TPM Muckraker has the story, DOJ: Rick Perry’s Texas Redistricting Plan Purposefully Discriminated Against Minorities.
The Justice Department said late Friday that based on their preliminary investigation, a congressional redistricting map signed into law by Republican presidential candidate Rick Perry appears to have been “adopted, at least in part, for the purpose of diminishing the ability of citizens of the United States, on account of race, color, or membership in a language minority group, to elect their preferred candidates of choice to Congress.”
DOJ’s Civil Rights Division is specifically contesting the changes made to Texas Districts 23 and 27, which they say would not provide Hispanic citizens with the ability to elect candidates of their choice.
They say they need more information on the congressional plan to determine what the purpose of the redistricting plan was for sure. But the federal agency came out stronger against the state House of Representatives plan, which they flat out said “violates Section 5 of the Voting Rights Act in that it was adopted, at least in part, for the purpose of diminishing the ability of citizens of the United States, on account of race, color, or membership in a language minority group, to elect their preferred candidates of choice to the Texas House of Representatives.”
The filing can be read here, and the part about HD-149 is on page 6, but here’s what was written:
House District 149: Under the existing plan, House District 149 is located in Harris County and encompasses the Alief community in the City of Houston, Texas. The district has a combined minority-citizen voting-age population of 61.3 percent and has elected a Vietnamese-American legislator, Hubert Vo, since 2004 despite the presence of racially polarized voting. In the proposed plan, House District 149 will move to Williamson County in central Texas, and it will have a combined minority-citizen voting-age population of less than 23 percent.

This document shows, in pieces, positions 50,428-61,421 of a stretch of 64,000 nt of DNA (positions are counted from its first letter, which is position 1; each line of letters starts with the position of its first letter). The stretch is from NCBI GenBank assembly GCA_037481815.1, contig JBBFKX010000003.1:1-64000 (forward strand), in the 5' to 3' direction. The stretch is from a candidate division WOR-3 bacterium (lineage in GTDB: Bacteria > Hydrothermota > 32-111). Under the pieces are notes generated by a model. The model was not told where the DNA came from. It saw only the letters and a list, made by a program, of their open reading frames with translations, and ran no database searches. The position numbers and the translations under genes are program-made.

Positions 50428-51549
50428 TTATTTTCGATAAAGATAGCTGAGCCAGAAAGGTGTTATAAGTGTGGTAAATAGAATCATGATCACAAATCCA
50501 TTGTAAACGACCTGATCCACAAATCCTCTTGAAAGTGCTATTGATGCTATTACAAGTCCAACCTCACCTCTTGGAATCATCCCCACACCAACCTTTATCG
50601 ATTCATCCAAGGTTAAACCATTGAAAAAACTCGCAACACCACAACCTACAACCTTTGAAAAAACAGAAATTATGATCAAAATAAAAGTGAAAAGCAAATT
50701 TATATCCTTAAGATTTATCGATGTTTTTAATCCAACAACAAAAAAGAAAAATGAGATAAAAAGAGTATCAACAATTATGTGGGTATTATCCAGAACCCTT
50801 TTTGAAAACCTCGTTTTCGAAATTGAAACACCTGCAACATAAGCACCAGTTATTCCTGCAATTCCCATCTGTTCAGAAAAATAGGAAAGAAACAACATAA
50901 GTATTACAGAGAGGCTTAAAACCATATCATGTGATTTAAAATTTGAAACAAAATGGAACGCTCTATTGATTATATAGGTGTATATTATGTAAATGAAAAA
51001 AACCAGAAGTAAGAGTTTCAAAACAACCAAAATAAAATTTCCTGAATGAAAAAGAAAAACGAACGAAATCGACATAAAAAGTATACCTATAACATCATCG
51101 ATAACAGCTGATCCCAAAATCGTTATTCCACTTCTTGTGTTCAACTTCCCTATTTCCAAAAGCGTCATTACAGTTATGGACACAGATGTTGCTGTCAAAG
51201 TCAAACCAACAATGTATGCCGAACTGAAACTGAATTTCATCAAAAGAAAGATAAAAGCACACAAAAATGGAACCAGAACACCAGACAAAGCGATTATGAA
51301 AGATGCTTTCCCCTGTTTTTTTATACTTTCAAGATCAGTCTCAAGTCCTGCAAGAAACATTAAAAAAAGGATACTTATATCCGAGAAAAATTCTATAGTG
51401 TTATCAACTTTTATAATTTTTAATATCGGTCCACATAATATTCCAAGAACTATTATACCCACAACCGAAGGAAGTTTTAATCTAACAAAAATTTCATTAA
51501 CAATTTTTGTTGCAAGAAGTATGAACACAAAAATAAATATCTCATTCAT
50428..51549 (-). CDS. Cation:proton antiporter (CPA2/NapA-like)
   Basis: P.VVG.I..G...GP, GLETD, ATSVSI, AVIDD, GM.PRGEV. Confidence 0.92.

The United States has not yet reached any conclusion about this district’s performance, and its investigation is on-going. As a result, District 149 remains at issue, and there is the potential for a net loss of the ability to elect one additional candidate of choice to the House on account of race or color or membership in a language minority group.
That’s a significant change in minority citizen voting age population, by moving the district from Harris County to Williamson County. This may slow down the coronation that was already being planned here some in Williamson County for HD-149. Kuff says this is “game on” and has much more on this and the DOJ’s filing on Texas’ so-called Voter ID law, DOJ says redistricting plans purposely discriminated.
The State House districts that DOJ singled out were 33, 35, 41, 117, and 149. The other intervenors in the case – State Sen. Wendy Davis and State Rep. Marc Veasey; MALC; Greg Gonzales (I don’t know who that is); the Texas Legislative Black Caucus; the Texas Latino Redistricting Task Force; and the Texas State Conference of NAACP Branches – agreed with DOJ about all of these districts and added quite a few more of their own, with some detailed objections in Dallas, Tarrant, and Harris Counties, among others. A copy of the DOJ doc is here, and I recommend you read it – it’s not very long, and isn’t particularly legalistic. If nothing else, see why the state of Texas will likely never hire Dr. John Alford as an expert witness again, at least not while the Republicans are still in charge. Oral arguments are scheduled for November 2 on the state’s motion for summary judgment.
In related news, the Justice Department also had some questions about the voter ID law.
It’s going to be a while longer before we know for certain what these districts will look like. The Voter ID filing may cause these new voter ID laws in Texas to be put on hold through the 2012 election season.